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Conquering Depression and Anxiety Through Exercise Paperback – April 1, 2004
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From Publishers Weekly
It is generally accepted in the mental-health community that exercise can be an antidote to depression. Nor is it much in dispute that exercise is beneficial to ones overall health. So its rather odd that Johnsgard, professor emeritus of psychology at San Jose State University, insists on declaring that the connection between good mood and exercise is new. Nonetheless, his volume is a useful consideration of the evidence; it presents experimental studies and case studies that trace the role of exercise in elevating mood, as well as studies comparing the effect of exercise with other forms of treatment, such as talk therapy and medication. Getting into more specific questions, he cites evidence that aerobic and anaerobic exercise are equally effective, even for the most severely depressed. In terms of the relative efficacy of exercise and Zoloft, he offers only one study (and of only this one drug) as evidence that exercise has longer-lasting effects in elevating mood than the drug. While Johnsgard is a proselytizer, hes not dogmatiche acknowledges that exercise alone is not always enough to deal with depression or anxiety, that it should be used in conjunction with psychotherapy, and that in some cases it just isnt effective. The author examines how to motivate oneself to exercise, how to exercise well, and how to deal with the possible risks of exercise. Covering all the relevant issues makes this a very useful handbook for anyone suffering from depression or anxiety.
Copyright © Reed Business Information, a division of Reed Elsevier Inc. All rights reserved.
"...tackles an important and intensely studied subject...worthwile..." -- Pacific Northwest, The Seattle Times Magazine, Sept. 12, 2004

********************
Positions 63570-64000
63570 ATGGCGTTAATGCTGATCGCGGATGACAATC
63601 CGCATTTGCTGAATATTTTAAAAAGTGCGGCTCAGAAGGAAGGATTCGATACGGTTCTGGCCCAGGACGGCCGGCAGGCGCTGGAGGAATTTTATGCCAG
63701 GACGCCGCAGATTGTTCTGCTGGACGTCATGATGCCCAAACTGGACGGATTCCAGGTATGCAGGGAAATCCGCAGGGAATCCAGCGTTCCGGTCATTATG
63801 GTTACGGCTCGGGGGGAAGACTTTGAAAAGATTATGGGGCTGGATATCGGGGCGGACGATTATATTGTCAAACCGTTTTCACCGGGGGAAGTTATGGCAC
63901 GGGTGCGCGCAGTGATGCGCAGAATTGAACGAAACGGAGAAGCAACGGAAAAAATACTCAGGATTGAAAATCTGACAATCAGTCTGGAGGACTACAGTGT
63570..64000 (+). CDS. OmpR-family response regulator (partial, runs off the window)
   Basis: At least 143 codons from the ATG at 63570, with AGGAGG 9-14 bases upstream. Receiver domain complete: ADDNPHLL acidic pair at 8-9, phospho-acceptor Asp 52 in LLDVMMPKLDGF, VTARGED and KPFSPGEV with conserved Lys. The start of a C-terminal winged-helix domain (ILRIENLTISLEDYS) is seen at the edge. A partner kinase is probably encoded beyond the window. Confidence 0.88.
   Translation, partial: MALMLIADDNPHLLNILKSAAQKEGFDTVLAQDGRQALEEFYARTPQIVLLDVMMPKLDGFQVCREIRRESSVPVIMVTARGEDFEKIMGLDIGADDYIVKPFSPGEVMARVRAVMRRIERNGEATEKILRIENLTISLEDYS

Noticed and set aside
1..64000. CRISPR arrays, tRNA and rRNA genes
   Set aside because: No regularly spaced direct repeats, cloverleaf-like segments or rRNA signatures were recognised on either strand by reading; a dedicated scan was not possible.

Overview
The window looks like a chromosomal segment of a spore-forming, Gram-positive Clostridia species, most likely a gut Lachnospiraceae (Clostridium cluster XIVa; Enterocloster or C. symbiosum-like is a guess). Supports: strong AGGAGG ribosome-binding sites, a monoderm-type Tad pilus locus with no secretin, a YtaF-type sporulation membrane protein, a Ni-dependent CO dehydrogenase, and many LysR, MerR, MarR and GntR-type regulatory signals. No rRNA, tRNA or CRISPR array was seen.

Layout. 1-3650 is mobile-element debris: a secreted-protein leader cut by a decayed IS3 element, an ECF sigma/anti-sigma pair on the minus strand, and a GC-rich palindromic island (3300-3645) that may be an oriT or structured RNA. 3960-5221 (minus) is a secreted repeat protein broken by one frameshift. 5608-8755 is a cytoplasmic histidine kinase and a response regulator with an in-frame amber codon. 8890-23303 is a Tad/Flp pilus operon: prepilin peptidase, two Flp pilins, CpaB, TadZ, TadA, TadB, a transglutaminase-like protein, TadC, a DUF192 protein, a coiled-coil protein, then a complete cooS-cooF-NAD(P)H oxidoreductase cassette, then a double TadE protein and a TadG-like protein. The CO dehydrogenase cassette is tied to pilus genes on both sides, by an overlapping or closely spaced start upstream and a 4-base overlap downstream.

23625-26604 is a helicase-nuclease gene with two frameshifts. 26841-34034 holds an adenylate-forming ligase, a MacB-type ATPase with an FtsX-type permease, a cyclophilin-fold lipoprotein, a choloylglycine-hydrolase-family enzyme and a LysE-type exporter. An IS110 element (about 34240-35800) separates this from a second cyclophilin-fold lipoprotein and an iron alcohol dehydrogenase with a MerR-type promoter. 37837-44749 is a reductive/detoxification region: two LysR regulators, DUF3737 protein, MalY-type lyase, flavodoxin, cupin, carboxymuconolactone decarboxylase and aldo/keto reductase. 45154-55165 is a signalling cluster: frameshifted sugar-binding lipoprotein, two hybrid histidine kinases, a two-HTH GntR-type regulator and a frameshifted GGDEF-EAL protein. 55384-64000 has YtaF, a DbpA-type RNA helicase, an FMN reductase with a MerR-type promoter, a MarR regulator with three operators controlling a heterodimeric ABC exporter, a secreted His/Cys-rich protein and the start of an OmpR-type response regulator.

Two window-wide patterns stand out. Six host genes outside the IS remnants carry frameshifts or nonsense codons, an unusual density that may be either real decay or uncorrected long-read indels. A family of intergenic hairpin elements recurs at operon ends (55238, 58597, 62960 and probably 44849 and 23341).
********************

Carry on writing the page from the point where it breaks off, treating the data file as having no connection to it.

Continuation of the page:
Top customer reviews
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Wish this book came in a beginners version (without all the details) and a professional version (for those who know how to interpret the research data). I gleaned some information before giving up at about page 214.
I then offered the book to a friend who agreed with my assessment. He gave up after skimming through it.
Also, the glued binding of the book is weak and pages started falling out.
What I appreciated most about the book-and there's plenty here for expert runners as well as beginners-was the author's unique perspective. Using both clinical data and anthropological evidence, Johnsgard shows us how far we've come from Shangri-La, and how running can help us return. The author is a fellow homo-naturalis, so if you're homo-progressus, you're not going to find your techno-manna here. Johnsgard debunks the protein diet fads and gives evidence that elements of the hunter-gatherer existence are necessary for physical and mental well-being.
Johnsgard is foremost a good storyteller, and beginning with book's prologue, he incorporates elements of case study to illuminate his topics. The result is a thoroughly interesting read about the science and history of running. And while the author is always knowledgeable about his subjects-from existential drift to cardiorespiratory fitness-he's humble too; one gets the sense that he's learned all this news the hard way, and at some personal expense. Johnsgard comes across as the kind of runner you'd like to meet on the trail.
Chances are you'll see yourself often in these pages, and that you'll come away with at least a few ideas for self-improvement through exercise.
I've read quite a few books on depression and anxiety. Although many of them helped me to learn and understand, this book was the most practical/pragmatic. Move your body, breathe hard, you'll feel better. (As the author states, one may also need therapy and medication.)
I feel like giving this book to people living with depression and/or anxiety. It could make a huge difference.